Yvonne Taylor, executive director of the South Dakota Municipal League, said it's important for law enforcement officers to feel connected to the community.
The South Dakota Municipal League mission is the cooperative improvement of municipal government in the state, which includes city police forces.
"Community policing is more than just a buzzword," Taylor said. "Law enforcement and the community need to see each other as being on the same side, and I think that takes some tenure to develop that."
Law enforcement agencies in South Dakota often hire non-certified officers. Although certified officers may apply, Cummings said that isn't a deciding factor.
"Just because someone is certified doesn't mean they're going to get the job," Cummings said.
Cummings said every police station trains its officers differently, but when a new hire is not certified, he or she must attend a Basic Certification Course at the Law Enforcement Training academy in Pierre within a year of hire, which ensures all officers are taught the same standards statewide.
About 108 people have completed the course each year on average over the past 10 years. Each course lasts 13 weeks and is offered three times a year. Officers attend class for an average of nine hours a day, according to Training Coordinator Greg Williams. They are allowed to go home to work on weekends.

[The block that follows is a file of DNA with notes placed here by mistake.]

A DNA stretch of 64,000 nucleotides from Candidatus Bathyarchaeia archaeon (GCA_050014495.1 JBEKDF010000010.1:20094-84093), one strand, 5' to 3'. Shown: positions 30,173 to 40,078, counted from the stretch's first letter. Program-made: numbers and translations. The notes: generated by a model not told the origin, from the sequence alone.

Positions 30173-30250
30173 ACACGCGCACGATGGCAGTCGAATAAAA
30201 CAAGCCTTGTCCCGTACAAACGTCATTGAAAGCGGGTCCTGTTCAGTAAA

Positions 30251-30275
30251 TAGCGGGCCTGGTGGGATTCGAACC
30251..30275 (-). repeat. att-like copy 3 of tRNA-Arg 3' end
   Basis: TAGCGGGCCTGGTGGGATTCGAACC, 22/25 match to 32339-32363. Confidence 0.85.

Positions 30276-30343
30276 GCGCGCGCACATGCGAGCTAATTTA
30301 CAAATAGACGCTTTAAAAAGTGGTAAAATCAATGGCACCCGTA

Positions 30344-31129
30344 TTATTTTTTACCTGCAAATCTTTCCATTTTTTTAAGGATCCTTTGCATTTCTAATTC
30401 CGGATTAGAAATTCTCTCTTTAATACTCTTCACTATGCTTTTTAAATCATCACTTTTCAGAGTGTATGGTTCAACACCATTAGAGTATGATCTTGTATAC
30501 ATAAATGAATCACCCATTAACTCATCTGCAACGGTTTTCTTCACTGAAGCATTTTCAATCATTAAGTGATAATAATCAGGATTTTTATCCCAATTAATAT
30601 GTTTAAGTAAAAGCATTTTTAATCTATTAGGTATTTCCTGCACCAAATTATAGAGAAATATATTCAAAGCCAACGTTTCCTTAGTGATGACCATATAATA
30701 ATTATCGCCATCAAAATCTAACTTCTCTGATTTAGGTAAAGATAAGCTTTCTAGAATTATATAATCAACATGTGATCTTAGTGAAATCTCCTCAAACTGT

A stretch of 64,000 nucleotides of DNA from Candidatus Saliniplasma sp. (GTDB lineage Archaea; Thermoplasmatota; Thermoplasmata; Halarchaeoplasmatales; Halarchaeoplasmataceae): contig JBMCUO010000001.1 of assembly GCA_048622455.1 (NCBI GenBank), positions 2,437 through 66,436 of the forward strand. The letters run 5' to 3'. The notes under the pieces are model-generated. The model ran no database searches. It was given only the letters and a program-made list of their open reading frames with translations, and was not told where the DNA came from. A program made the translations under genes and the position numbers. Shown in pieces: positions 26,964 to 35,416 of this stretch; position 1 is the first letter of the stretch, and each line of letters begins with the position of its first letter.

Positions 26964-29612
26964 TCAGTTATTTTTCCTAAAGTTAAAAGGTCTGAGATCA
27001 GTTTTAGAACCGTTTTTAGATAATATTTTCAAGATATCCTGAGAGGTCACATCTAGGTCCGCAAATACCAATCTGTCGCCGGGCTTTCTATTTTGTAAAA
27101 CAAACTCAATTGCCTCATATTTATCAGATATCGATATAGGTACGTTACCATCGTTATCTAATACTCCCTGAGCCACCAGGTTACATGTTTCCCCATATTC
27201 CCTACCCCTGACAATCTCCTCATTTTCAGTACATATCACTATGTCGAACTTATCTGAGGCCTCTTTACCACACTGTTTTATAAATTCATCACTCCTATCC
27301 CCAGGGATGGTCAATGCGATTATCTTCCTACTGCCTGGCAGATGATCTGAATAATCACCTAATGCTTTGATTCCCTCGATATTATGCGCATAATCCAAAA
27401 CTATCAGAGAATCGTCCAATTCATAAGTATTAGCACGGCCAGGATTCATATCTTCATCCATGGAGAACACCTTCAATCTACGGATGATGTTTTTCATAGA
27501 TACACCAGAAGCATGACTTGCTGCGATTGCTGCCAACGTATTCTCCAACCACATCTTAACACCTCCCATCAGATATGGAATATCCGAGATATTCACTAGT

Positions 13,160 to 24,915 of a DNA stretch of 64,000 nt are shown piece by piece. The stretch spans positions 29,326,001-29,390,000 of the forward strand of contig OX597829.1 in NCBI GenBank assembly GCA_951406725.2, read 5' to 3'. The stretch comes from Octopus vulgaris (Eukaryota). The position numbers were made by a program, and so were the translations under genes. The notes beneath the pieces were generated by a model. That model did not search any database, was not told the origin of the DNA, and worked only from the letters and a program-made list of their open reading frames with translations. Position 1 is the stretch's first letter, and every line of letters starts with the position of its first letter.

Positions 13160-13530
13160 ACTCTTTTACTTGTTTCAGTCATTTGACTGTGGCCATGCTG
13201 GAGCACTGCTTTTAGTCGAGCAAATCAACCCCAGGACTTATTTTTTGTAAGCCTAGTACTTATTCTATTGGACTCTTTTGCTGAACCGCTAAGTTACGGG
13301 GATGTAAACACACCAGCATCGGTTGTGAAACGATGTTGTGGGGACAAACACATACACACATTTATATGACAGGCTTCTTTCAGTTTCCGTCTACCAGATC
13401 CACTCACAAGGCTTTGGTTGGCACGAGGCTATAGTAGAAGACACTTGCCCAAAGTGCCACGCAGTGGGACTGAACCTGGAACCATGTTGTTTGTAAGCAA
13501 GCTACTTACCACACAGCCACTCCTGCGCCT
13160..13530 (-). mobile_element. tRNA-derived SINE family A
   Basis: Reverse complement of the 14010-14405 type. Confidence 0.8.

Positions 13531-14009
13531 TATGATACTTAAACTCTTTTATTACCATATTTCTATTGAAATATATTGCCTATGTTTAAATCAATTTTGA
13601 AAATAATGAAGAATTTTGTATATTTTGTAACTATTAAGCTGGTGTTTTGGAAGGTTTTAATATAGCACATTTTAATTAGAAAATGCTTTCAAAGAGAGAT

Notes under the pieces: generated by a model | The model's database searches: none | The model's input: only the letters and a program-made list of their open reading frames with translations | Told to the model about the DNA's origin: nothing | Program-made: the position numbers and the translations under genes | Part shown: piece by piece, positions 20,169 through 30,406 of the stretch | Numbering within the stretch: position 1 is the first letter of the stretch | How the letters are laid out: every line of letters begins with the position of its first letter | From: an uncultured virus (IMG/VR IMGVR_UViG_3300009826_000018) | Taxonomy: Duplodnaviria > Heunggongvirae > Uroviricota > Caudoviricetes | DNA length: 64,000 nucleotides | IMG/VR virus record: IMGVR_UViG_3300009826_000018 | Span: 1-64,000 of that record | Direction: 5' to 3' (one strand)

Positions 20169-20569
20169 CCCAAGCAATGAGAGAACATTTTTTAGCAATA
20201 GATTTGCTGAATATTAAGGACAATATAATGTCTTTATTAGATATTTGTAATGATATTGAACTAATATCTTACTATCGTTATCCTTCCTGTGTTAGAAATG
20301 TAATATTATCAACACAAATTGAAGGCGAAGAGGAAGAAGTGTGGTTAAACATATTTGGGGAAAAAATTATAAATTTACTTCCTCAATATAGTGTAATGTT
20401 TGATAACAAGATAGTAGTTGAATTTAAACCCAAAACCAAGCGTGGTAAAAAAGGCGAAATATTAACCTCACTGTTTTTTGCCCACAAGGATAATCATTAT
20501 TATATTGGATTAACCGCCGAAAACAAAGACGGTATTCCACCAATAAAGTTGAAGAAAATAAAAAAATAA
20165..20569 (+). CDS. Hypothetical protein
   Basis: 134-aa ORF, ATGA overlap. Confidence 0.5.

Each Basic Certification Course is supposed to be limited to 40 students, but Williams said this number is often higher.
The cost of the course, including meals, lodging, materials, ammunition, adjunct professors and more, is $4,000 per student. The cost of Law Enforcement Training is covered by the state's Law Enforcement Officers Training Fund, but the local police department must continue to pay the officer's wages throughout the 13-week course. With starting salaries often around $13 or $14 an hour, this means a department could pay a new officer more than $7,000 in this time.